Bolivia's top court gives president green light to run again

Bolivia's highest court cleared the way Tuesday for President Evo Morales to run for a fourth term in 2019 despite voters' rejection of such a move in a referendum last year.

The constitutional court ruled that the right to run for office supersedes limits on re-election imposed by Bolivia's constitution, citing the American Convention on Human Rights, which guarantees the right of citizens to be elected through the ballot box, court president Macario Lahor Cortez said at a news conference.

Members of Morales' party, the Movement Toward Socialism, and pro-government unions applauded the ruling.

The opposition called it unconstitutional.

It's "a sad day for democracy," said former Vice President Victor Hugo Cardenas.

"The Constitutional Tribunal of the regime has just dealt a blow to the constitution and the people," Samuel Doria Medina, head of the opposition National Unity party, said on his Twitter account.

Morales, who is Bolivia's first indigenous president, was first elected in 2005 and re-elected in 2009 and 2014. Bolivia's constitution allows only two consecutive terms in office. While his next election bid would be for a fourth term, the constitutional court earlier ruled that his first term didn't count because Morales didn't complete the full five-year term before a new constitution took effect in 2009.

Morales narrowly lost a referendum last February on whether the constitution should be revised to allow him to run yet again in 2019.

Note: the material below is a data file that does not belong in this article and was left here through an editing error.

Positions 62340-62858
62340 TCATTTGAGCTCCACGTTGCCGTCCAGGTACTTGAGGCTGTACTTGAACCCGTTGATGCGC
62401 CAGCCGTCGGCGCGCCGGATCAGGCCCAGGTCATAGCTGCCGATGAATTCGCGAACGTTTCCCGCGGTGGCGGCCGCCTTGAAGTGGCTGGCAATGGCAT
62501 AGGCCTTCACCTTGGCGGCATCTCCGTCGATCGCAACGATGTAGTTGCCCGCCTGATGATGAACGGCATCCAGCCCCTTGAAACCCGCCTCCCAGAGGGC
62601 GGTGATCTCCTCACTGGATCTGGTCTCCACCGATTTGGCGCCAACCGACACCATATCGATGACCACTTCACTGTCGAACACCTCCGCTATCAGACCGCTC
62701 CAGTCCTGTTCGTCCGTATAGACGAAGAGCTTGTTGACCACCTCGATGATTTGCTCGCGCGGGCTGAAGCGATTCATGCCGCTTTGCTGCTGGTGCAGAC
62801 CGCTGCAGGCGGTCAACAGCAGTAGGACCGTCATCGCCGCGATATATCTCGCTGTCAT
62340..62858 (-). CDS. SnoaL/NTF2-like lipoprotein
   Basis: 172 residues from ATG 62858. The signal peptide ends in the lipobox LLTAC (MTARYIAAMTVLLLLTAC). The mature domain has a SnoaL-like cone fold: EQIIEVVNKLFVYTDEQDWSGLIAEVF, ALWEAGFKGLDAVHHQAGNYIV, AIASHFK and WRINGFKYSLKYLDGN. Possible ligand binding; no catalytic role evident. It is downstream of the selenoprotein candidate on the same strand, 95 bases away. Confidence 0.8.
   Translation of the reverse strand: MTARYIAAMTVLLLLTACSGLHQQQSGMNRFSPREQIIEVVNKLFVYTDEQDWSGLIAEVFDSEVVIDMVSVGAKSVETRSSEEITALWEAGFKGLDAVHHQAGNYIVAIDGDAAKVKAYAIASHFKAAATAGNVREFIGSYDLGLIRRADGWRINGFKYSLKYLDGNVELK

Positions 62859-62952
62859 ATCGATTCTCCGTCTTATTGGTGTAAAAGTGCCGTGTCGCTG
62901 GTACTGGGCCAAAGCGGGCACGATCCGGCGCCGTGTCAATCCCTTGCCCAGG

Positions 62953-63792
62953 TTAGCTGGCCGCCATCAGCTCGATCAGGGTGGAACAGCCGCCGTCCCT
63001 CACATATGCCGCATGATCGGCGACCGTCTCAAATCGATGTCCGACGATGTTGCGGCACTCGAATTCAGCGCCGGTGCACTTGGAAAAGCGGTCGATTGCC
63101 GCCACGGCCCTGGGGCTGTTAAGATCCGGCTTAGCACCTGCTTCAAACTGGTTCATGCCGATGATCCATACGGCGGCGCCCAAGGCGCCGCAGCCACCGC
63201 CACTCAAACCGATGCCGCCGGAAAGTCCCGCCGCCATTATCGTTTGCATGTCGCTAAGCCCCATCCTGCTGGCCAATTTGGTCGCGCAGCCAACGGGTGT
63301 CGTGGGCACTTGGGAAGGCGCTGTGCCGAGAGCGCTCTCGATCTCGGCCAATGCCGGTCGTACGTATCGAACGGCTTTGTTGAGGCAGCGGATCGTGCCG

Despite the loss, the ruling Movement Toward Socialism pressed for ways to allow Morales run again and appealed to the high court in September that the constitution limited his political rights. On Tuesday, the court said Morales could run again because the human rights convention overrides the constitution.

"I doubt very much that the convention validates this decision," former President Jorge Quiroga said.

Morales presided over an unprecedented economic boom for Bolivia as prices for raw materials skyrocketed just as he began his first term. He built airports and highways and put a Chinese-built satellite into space. Millions were lifted out of poverty thanks to booming natural gas revenues.

But the boom has diminished and so has Morales' popularity amid allegations of corruption and manipulation of the justice system.

An October poll by the company IPSOS said that 68 percent of Bolivians surveyed opposed his re-election in 2019.